The developed antenna architecture is based on a hybrid electronic and mechanical beam steering. With this configuration the beam of the antenna is oriented electronically (no physical movements) along the elevation and polarisation axes, while is rotated mechanically in azimuth. The antenna has an embedded automatic tracking system based on electronic gyroscopic sensors and the monitoring of the received signal (closed loop).
The radiating aperture is based on an array of elements subdivided in parallel rows. The elements have a dual linear polarisation configuration allowing the application of the antenna to both linearly or circularly polarised systems.
The elements integrate low-noise amplifiers to maximise the efficiency of the antenna. Each row of the array includes a custom MMIC phase shifter that enables the simultaneous control of the elevation and of the polarisation.
The antenna is composed by two main parts: the rotating part that contains the radiating aperture, the sensors, the Automatic Control Unit, the motor and the down converter from Ku to L-band and the fixed part that has the only function to allow the installation on the vehicle and to provide the connectivity for the receiver and power supply. The two parts are connected together by a mechanical bearing allowing the rotation of the upper part and a combined "RF rotary join & slip-ring" that ensures the communication of the RF signal, of the power supply for the electronic and the motor as well as a digital communication line for the debugging of the prototype.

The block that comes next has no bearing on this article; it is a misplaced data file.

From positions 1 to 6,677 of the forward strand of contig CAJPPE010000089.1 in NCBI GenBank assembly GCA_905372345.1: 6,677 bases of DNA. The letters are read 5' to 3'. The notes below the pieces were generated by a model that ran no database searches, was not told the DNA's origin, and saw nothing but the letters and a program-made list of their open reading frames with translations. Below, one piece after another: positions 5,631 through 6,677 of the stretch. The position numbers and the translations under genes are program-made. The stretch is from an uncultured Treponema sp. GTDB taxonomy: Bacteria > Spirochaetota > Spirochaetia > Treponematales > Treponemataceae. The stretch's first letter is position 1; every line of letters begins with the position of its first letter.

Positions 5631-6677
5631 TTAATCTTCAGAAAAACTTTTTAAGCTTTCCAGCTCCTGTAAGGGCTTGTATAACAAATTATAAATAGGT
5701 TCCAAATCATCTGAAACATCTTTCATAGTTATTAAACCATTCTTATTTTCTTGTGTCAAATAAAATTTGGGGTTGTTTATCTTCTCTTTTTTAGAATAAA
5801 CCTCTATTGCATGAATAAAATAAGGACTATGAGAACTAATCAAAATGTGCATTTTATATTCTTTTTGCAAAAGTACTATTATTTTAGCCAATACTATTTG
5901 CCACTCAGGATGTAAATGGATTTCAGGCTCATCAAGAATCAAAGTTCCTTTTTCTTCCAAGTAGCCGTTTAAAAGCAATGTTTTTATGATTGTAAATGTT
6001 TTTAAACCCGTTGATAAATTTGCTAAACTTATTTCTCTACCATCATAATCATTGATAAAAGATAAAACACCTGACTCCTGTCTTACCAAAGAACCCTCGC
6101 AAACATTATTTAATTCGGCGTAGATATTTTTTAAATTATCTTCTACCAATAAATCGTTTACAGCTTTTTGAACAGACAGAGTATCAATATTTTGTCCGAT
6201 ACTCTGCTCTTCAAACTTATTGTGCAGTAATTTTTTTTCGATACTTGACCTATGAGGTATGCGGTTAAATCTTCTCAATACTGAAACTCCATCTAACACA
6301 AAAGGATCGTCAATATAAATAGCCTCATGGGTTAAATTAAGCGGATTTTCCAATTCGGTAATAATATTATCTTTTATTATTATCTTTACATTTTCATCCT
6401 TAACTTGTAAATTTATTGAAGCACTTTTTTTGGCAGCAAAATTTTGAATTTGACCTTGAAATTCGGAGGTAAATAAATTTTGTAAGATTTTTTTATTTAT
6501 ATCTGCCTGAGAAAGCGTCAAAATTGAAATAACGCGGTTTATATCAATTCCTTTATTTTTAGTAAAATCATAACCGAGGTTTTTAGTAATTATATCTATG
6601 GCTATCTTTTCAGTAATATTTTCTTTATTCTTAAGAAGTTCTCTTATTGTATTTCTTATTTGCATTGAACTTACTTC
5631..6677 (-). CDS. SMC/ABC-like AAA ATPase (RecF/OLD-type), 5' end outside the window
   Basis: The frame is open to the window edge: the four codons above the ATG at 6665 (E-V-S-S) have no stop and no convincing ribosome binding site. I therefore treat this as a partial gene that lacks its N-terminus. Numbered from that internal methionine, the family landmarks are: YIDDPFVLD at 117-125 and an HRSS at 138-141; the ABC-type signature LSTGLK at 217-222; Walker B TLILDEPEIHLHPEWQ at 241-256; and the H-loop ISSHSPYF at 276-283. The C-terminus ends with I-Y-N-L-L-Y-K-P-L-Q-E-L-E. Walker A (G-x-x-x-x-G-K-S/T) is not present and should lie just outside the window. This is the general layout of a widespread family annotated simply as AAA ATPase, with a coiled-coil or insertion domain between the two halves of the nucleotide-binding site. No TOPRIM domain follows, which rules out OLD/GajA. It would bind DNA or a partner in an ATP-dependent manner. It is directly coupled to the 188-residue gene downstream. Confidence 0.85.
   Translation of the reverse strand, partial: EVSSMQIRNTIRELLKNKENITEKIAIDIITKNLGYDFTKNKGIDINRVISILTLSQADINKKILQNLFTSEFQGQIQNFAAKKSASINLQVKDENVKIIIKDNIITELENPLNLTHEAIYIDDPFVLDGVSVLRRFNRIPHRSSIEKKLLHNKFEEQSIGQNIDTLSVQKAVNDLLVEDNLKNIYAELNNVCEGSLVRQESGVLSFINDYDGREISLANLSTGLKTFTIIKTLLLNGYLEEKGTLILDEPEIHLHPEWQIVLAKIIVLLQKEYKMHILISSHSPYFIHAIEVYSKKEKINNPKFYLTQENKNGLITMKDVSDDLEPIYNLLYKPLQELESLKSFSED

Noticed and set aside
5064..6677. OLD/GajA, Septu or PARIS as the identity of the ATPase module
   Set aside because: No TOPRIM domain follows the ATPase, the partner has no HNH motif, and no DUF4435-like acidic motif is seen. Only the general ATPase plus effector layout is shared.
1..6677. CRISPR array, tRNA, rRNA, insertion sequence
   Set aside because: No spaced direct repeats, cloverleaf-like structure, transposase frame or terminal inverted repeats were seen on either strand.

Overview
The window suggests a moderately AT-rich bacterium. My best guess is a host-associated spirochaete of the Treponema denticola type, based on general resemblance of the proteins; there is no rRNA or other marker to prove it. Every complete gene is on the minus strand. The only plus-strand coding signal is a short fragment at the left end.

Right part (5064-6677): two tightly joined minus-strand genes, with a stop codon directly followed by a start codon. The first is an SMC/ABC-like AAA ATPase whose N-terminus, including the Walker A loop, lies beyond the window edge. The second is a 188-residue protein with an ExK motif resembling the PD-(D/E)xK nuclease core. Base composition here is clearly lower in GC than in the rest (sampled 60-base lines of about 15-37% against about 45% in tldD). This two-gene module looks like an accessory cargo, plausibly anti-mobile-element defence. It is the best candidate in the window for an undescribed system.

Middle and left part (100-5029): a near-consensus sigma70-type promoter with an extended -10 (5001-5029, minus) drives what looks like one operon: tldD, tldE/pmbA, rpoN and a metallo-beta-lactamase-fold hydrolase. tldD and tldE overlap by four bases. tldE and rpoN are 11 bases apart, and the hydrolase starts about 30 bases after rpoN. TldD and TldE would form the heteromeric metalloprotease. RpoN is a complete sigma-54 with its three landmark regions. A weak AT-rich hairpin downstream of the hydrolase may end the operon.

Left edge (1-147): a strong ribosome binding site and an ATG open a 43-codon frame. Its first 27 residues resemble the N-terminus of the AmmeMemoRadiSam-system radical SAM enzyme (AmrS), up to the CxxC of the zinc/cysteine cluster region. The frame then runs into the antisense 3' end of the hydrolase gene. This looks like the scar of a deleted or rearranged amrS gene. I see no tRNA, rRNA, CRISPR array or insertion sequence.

The automatic tracking system is based on electronic inertial sensors aided by a closed loop monitoring of the satellite signal. This smart tracking function is able to continue to track the satellite position during long periods without signal, thus minimising the reacquisition time after signal blockage due to obstacles in the satellite line-of-sight.